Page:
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The effects of milk replacer allowance and weaning age on the performance, nutrients digestibility, and ruminal microbiota communities of lambs
- Zhang, Qian, Li, Chong, Niu, Xiaolin, Zhang, Zhian, Li, Fadi, Li, Fei
- Animal feed science and technology 2019
- Roseburia, Ruminococcaceae, Ruminococcus, acid detergent fiber, average daily gain, body weight changes, carcass weight, crude protein, digestibility, early weaning, fat intake, feed conversion, feed intake, fermentation, growth performance, lamb feeding, lambs, males, milk replacer, nutrients, rumen development, rumen fermentation, rumen microorganisms, starch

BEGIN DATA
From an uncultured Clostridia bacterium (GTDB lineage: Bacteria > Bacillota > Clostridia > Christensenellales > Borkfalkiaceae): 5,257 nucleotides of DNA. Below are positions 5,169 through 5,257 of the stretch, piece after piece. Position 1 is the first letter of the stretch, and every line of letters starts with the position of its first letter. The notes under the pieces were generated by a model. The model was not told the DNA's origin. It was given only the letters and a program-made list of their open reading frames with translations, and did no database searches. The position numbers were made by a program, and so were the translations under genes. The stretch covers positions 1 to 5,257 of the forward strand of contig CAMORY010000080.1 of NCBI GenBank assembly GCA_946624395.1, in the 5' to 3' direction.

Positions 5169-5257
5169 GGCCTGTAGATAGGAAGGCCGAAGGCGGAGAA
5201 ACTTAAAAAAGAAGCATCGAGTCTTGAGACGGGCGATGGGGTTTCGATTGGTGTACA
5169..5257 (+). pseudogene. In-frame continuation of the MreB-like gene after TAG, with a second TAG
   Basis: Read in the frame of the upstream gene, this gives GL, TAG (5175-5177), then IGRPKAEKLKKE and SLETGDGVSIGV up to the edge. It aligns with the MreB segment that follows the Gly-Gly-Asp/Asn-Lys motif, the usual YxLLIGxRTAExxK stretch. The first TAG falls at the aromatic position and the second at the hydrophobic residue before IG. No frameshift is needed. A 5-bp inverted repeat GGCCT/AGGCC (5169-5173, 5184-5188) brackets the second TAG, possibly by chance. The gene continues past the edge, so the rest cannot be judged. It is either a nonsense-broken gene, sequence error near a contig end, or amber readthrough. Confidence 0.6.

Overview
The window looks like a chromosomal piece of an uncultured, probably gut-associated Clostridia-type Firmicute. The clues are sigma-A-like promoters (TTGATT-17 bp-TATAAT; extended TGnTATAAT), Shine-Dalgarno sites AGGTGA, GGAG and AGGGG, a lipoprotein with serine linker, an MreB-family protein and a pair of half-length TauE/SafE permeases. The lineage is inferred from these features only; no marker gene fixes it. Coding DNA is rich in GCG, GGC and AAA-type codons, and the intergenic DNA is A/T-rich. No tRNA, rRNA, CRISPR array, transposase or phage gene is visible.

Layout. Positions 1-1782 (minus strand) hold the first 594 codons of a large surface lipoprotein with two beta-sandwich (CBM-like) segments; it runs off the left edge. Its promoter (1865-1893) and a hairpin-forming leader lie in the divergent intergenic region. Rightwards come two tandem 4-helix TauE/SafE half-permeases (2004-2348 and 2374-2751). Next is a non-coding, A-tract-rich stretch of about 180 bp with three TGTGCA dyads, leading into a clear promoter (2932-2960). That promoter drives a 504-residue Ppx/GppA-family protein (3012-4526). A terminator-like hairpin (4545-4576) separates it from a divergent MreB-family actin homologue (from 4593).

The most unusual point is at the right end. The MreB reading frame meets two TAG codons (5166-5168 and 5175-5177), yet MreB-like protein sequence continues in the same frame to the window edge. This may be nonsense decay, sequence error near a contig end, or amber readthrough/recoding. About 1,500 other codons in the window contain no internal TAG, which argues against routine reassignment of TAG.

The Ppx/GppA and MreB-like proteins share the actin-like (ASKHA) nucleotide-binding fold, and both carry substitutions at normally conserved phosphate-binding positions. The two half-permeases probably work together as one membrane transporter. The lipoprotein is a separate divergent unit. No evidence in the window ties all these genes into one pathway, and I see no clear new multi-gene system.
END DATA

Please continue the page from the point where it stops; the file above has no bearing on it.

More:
- There has been a recent shift in raising lambs towards early weaning and intensive feeding, with the aim of improving growth rates and feed utilization efficiency of the lamb. This change has prompted studies on the effects on rumen development, which is influenced by a complex interaction between the host, solid feed, ruminal microbiota and fermentation. In this study, 30 male Hu lambs were divided randomly into four treatment groups in a 2 × 2 factorial-design with two different weaning ages (21 or 35 d) and two different milk replacer (MR) feeding allowance (2% or 4% average body weight). This study aimed to examine the effects of weaning age and MR levels on: 1) ruminal morphology, fermentation and microbial composition; and 2) feed intake, growth performance and nutrient digestibility from pre-weaning to post-weaning in lambs. Results showed that weaning age and MR levels had limited effect on apparent digestibility of nutrients, ruminal microbiota and fermentation at 50 d. The digestibilities of dry matter (DM), crude protein (CP), fat and acid detergent fiber (ADF) declined progressively from 8 d to 49 d. There was an interaction between weaning age and MR treatment on the abundance of Firmicutes (P = 0.020), Ruminococcaceae UCG 014 (P = 0.033) and Roseburia (P = 0.032). The 21 d weaning groups had a significantly higher (P = 0.035) relative abundance of Ruminococcus 1 than the 35 d weaning groups. Lambs weaned at 35 d had greater starch intake (P = 0.004), fat intake (P < 0.001), total average daily gain (ADG) (P = 0.001), final body weight (BW) (P = 0.013) and carcass weight (P = 0.008) than 21 d weaned lambs, and lambs given 4% levels of MR had greater fat (P < 0.001), CP intake (P = 0.019), total ADG (P = 0.013) and carcass weight (P = 0.036) than lambs consuming 2% levels of MR. In conclusion, weaning age and MR levels had limited influence on apparent digestibility of nutrients, ruminal microbiota and fermentation at 50 d. Feeding a high level of MR and later weaning age provided a large amount of easily absorbed nutrients which led to greater ADG and BW, and had a sustained positive effect on lambs’ body weight gain.